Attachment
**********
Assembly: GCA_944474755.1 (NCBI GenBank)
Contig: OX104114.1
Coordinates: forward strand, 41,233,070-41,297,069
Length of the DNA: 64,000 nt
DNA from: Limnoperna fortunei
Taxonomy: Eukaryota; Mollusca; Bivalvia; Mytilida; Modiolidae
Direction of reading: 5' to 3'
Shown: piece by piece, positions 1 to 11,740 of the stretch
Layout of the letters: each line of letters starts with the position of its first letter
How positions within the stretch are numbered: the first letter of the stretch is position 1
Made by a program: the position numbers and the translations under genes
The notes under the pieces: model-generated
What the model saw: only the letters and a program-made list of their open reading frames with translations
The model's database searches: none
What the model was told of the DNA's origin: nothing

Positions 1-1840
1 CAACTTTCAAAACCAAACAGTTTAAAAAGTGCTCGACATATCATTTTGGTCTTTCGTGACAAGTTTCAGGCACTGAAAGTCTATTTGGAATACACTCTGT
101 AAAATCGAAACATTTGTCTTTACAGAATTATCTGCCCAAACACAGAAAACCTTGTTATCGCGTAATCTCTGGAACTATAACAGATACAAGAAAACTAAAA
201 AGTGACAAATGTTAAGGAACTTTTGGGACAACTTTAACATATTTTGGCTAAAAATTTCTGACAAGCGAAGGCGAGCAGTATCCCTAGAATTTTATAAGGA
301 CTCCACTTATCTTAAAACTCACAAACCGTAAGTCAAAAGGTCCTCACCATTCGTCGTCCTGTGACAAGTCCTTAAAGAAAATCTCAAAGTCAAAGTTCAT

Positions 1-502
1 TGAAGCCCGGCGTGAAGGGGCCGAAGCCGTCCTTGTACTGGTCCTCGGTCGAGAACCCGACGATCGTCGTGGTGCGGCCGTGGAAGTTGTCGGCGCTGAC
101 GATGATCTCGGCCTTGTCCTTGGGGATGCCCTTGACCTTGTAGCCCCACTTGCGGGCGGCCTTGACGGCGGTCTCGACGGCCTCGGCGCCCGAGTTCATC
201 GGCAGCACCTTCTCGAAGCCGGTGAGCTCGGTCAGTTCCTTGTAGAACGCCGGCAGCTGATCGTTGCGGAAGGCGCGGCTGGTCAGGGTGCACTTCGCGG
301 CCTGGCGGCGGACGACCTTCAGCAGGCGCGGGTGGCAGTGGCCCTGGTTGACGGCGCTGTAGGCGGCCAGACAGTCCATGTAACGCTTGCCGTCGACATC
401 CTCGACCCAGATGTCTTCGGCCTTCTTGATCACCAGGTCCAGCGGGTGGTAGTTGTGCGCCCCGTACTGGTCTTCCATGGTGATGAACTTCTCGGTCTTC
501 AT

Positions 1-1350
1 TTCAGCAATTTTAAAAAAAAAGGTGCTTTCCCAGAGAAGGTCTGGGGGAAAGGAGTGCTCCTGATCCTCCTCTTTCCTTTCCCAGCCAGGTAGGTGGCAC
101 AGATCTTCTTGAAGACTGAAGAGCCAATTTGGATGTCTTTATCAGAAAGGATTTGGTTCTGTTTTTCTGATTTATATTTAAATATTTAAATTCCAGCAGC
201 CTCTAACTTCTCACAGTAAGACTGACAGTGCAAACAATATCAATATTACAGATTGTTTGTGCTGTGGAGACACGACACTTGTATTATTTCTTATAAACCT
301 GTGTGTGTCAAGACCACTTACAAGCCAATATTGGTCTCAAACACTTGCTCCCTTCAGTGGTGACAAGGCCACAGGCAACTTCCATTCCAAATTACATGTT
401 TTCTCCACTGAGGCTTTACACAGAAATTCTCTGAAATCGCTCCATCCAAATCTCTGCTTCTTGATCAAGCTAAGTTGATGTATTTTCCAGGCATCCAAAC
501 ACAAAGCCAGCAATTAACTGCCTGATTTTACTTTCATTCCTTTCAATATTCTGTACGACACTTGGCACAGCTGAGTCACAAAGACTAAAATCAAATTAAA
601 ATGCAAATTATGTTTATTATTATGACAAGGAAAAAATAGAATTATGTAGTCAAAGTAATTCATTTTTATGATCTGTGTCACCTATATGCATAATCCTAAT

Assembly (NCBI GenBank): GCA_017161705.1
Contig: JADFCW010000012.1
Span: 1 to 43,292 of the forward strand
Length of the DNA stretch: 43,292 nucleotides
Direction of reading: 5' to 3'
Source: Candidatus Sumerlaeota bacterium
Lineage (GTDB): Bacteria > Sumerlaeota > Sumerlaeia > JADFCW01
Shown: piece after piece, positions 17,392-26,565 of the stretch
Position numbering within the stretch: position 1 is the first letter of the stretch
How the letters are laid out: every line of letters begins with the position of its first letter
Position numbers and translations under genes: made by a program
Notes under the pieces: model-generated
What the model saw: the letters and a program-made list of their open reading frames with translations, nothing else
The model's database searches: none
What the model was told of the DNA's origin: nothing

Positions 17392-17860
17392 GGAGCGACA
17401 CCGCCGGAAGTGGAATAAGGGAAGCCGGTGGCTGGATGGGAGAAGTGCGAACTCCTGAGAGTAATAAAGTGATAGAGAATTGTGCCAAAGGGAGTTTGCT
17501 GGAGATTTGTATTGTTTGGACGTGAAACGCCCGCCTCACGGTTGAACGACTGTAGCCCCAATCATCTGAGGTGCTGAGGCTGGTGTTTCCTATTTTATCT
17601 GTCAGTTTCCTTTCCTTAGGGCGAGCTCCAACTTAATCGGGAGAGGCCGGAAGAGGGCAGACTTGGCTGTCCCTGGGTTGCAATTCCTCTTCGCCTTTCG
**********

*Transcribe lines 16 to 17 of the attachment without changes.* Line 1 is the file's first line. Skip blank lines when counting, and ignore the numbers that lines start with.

Positions 1-1840
1 CAACTTTCAAAACCAAACAGTTTAAAAAGTGCTCGACATATCATTTTGGTCTTTCGTGACAAGTTTCAGGCACTGAAAGTCTATTTGGAATACACTCTGT